5. 5. The aquaculture value chain in Egypt • Provides significant benefits for Egypt: – Economic activity ($ 1.5 billion) – Employment (100,000+ FTE) – Food security (one fish per person per week) – Opportunities for sustainable and equitable growth, including for women – Continued expansion possible if profitability is maintained • Farmed fish has a relatively ‘short’ value chain: hatcheries  fish farms  wholesalers  retailers & restaurants • Presently limited processing or exports of farmed fish • Many input suppliers: feed mills, equipment sellers, ice suppliers
  6. 6. Why multi-stakeholder interactions ? • Multi-stakeholder interaction, including public-private partnerships are crucial means to address complex problems • They bring together different types of stakeholders with shared problems but often diverging interests • Innovation platforms are an example of such dynamic stakeholderdriven mechanisms
  7. 7. Process of innovation platform establishment • National-level launch meeting, 12 Jan 2014, Cairo • Preparatory meetings at the governorate level, Jan-Feb 2014 1 meeting in El-Sharkia, El-Behera and El-Fayoum each 2 meetings in Kafr El-Sheikh to se: – identify and prioritize challenges and opportunities in the aquaculture value chain for each governorate by broad range of stakeholders – identify representatives for national level meeting • National level innovation platform meeting, 19-20 Feb 2014, Cairo to kick start the process with over 50 public and private partners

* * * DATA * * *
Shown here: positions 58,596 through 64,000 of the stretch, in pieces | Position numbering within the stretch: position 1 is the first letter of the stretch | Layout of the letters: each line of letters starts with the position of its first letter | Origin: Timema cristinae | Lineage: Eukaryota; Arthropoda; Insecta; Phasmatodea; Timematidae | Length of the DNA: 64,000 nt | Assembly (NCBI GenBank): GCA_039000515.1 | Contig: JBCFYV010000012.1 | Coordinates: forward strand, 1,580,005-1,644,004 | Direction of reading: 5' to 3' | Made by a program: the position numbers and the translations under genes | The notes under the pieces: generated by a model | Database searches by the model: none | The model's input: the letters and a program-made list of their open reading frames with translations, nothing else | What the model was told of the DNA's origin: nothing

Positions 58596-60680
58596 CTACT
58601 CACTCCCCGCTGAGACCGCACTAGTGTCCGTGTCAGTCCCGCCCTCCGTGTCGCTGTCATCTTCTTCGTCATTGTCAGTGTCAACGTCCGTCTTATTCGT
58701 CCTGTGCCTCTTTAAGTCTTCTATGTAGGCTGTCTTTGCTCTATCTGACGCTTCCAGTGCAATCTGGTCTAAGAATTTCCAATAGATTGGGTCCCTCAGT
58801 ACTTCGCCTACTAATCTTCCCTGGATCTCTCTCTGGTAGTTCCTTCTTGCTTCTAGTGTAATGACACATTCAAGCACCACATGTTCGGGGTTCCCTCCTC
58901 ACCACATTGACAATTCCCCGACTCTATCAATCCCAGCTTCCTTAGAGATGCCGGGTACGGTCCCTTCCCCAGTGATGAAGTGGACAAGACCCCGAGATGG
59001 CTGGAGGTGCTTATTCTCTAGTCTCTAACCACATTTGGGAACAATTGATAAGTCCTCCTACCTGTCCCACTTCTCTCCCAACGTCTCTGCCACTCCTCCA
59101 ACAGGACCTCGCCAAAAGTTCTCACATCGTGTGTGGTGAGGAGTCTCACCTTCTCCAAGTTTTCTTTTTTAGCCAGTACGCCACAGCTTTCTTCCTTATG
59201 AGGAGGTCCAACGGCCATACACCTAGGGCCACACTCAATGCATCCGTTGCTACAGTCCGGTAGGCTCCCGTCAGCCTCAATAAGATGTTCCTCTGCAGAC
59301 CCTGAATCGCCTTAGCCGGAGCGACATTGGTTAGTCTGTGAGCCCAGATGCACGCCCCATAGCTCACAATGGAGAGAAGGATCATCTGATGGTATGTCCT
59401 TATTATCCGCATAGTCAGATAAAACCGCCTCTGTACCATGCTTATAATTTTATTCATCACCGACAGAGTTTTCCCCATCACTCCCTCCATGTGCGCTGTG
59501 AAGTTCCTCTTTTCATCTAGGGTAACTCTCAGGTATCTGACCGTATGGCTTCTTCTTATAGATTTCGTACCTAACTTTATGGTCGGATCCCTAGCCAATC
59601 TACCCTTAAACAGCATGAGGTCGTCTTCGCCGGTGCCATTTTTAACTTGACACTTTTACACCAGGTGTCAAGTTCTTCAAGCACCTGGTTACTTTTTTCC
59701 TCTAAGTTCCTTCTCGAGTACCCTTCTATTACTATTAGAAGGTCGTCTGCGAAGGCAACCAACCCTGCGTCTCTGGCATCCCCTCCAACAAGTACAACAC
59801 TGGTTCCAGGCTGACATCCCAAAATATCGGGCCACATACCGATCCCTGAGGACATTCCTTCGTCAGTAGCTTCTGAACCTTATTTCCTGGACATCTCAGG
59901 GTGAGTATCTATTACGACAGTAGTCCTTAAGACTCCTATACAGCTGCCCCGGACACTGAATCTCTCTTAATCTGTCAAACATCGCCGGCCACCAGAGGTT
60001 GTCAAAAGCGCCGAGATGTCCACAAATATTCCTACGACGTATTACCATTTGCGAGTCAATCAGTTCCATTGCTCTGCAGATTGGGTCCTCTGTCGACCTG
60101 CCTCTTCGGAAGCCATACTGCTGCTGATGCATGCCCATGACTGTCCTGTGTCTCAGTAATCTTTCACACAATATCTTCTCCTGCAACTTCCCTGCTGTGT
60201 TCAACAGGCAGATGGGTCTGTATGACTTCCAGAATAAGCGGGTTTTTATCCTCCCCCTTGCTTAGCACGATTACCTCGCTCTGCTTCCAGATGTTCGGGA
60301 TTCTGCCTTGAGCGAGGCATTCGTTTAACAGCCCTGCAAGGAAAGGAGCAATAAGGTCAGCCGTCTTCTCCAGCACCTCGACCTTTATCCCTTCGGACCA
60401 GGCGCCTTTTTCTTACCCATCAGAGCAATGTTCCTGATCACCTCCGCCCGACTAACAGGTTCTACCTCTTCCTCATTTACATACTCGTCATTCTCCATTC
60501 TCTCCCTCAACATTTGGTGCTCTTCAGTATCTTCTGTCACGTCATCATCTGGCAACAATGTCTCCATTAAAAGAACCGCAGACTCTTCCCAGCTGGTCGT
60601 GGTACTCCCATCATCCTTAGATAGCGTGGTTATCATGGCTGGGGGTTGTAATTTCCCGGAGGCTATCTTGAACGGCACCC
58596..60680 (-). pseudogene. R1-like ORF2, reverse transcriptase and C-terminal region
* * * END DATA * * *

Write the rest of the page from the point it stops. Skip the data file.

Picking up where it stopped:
8. 8. This workshop Participants: • 16 Farmers • 6 Hatchers • 2 Retailers / wholesalers • 6 Input suppliers • 7 Authorities • 20 Researchers, consultants, experts, academics • 7 Others including NGOs, donors, facilitators Process: • Sharing and discussion about issues from the governorate-level meetings • Prioritization of issues (through voting) • Analyses of the top 10 priority issues in mixed stakeholder groups • Stakeholder groups identify their potential actions • Establishing working groups based on interest • Action planning in mixed groups and establishing a process for the way forward
  9. 9. Ten (10) key issues prioritized and discussed Issues Votes Insufficient water & limited rights for fish farmers to use water 23 Diseases / poor fish health 17 High production costs (feed, fuel, land) 15 Lack of options to own land for aquaculture 13 Poor water quality 12 Farmers are not well represented in decision making 11 Lack of well-equipped fish markets / formal selling space 6 Government perceive/treat fish farmers as a problem-makers 6 Difficulties to obtain farm licenses 5 Poor feed quality 4 Disclaimer: Views and priorities of retailers /Communities/Policymakers may be underrepresented